MS-P6.6:Apply scientific ideas or principles to design, construct, and/or test a design of an object, tool, process or system.

MS-P7.2:Respectfully provide and receive critiques about one’s explanations, procedures, models, and questions by citing relevant evidence and posing and responding to questions that elicit pertinent elaboration and detail.

MS-P8.5:Communicate scientific and/or technical information (e.g. about a proposed object, tool, process, system) in writing and/or through oral presentations.

MS-P1.2:ask questions to identify and/or clarify evidence and/or the premise(s) of an argument.

High School

Performance Expectations: 1

HS-ESS3-2: Evaluate competing design solutions for developing, managing, and utilizing energy and mineral resources based on cost-benefit ratios.

Disciplinary Core Ideas: 3

HS-ESS2.D4:Current models predict that, although future regional climate changes will be complex and varied, average global temperatures will continue to rise. The outcomes predicted by global climate models strongly depend on the amounts of human-generated greenhouse gases added to the atmosphere each year and by the ways in which these gases are absorbed by the ocean and biosphere.

HS-ESS3.A2:All forms of energy production and other resource extraction have associated economic, social, environmental, and geopolitical costs and risks as well as benefits. New technologies and social regulations can change the balance of these factors.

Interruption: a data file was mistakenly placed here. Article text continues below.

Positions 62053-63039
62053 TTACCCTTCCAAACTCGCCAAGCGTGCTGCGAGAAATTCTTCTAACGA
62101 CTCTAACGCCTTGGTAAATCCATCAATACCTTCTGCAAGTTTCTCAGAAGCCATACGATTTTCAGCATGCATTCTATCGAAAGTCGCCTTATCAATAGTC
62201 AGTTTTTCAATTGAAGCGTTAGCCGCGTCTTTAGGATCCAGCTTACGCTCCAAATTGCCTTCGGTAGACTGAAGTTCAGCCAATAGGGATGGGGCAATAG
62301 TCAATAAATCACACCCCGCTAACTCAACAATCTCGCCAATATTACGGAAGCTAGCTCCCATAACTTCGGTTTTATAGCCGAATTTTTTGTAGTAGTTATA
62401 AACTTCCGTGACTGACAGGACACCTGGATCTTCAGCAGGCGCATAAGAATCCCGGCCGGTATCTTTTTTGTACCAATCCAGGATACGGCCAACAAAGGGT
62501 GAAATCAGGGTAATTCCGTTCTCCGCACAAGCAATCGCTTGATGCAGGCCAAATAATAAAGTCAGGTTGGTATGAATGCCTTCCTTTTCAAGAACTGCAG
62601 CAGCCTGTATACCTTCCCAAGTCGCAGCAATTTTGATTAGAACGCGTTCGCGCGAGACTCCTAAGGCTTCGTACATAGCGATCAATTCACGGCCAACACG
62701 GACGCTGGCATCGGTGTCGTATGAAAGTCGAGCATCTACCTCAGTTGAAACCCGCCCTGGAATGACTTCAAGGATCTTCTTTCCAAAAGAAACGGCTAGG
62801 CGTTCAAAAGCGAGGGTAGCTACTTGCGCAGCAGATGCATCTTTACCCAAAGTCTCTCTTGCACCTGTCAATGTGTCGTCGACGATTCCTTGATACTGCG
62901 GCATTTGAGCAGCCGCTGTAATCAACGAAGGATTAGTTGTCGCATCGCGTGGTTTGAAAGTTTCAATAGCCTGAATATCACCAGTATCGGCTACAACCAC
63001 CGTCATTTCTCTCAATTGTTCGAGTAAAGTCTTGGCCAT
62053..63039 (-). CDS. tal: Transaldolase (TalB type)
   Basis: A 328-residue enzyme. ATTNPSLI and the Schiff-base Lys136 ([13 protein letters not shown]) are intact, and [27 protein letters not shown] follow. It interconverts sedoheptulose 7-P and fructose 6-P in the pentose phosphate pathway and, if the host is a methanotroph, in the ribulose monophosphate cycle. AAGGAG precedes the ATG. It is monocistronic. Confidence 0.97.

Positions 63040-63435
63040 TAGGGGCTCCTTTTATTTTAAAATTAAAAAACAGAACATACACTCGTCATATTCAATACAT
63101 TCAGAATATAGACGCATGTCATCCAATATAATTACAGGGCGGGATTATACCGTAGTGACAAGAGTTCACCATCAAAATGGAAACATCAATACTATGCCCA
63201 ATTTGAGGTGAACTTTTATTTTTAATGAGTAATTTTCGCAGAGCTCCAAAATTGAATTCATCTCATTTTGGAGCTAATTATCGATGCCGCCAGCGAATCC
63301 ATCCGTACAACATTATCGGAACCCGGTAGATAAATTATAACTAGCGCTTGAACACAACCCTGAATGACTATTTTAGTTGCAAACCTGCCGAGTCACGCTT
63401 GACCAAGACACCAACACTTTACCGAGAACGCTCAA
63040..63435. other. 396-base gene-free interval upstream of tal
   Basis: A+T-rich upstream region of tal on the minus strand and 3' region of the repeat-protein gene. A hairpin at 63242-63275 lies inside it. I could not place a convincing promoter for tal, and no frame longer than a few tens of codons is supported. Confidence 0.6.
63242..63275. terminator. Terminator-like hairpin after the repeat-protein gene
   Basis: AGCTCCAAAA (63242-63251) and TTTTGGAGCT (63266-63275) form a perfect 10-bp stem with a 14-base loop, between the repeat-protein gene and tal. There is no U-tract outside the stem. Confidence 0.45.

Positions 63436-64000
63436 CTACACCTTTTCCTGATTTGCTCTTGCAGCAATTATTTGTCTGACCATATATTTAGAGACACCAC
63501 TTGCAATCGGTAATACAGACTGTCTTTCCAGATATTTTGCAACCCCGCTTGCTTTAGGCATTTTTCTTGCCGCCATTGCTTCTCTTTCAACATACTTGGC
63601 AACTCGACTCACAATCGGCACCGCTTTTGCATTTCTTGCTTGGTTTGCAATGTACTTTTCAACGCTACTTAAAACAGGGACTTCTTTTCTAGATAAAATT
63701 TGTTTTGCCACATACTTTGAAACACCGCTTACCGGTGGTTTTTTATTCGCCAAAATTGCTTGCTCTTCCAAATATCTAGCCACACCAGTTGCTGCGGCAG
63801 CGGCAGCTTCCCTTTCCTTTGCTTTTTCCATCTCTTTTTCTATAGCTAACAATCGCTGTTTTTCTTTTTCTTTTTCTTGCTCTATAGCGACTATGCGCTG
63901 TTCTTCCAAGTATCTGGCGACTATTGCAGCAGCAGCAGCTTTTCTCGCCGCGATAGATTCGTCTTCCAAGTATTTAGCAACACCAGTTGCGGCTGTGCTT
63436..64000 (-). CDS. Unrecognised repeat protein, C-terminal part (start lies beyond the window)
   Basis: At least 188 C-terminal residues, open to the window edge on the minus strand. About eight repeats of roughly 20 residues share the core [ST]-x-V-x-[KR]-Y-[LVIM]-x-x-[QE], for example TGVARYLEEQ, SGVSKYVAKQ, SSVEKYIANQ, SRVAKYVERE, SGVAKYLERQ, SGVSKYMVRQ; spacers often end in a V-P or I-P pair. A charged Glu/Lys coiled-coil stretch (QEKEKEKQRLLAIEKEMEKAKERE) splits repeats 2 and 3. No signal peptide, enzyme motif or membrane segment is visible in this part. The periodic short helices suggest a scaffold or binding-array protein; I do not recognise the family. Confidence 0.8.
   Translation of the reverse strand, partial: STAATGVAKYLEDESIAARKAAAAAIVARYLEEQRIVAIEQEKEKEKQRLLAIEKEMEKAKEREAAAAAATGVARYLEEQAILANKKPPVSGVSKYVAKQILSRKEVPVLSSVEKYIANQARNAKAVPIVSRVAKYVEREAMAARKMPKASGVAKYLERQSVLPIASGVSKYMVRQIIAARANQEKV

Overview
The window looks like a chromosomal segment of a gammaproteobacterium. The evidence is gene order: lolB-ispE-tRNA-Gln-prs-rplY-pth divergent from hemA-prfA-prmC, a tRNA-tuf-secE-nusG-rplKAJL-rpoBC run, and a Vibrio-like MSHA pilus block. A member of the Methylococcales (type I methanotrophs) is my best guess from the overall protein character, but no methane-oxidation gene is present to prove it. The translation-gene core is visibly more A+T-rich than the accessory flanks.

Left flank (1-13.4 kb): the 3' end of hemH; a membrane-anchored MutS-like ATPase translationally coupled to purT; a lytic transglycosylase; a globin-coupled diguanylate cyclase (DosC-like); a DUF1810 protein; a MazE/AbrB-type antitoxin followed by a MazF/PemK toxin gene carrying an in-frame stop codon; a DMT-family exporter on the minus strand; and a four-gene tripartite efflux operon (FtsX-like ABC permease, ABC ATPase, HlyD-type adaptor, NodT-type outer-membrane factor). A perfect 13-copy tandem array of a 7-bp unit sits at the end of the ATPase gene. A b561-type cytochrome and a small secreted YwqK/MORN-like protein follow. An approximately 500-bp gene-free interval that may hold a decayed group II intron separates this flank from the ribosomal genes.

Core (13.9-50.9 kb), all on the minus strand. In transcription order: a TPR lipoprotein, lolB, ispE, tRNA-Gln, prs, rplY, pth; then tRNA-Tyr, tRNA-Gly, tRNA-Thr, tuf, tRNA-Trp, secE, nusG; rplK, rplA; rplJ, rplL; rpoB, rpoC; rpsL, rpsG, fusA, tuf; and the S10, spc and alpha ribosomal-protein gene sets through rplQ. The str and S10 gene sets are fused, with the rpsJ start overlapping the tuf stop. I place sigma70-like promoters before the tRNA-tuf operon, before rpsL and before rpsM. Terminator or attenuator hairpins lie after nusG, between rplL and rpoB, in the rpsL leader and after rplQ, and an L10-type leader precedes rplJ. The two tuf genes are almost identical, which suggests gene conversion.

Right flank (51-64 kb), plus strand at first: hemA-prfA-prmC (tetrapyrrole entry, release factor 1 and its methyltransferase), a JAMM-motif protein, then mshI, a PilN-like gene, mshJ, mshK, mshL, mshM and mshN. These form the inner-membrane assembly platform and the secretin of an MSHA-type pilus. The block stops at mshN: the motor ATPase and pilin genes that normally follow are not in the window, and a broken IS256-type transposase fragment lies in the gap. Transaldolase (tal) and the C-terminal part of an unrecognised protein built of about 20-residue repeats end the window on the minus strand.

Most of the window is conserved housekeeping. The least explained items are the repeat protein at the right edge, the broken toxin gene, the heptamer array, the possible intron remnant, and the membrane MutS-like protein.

HS-ESS3.C2:Scientists and engineers can make major contributions by developing technologies that produce less pollution and waste and that preclude ecosystem degradation.

Cross Cutting Concepts: 5

Patterns, Cause and effect, Energy and Matter, Structure and Function, Stability and Change

HS-C1.5:Empirical evidence is needed to identify patterns.

HS-C2.2:Cause and effect relationships can be suggested and predicted for complex natural and human designed systems by examining what is known about smaller scale mechanisms within the system.

HS-C5.3:Energy cannot be created or destroyed—only moves between one place and another place, between objects and/or fields, or between systems.

HS-C6.1:Investigating or designing new systems or structures requires a detailed examination of the properties of different materials, the structures of different components, and connections of components to reveal its function and/or solve a problem.

HS-C7.4:Systems can be designed for greater or lesser stability.

Science and Engineering Practices: 10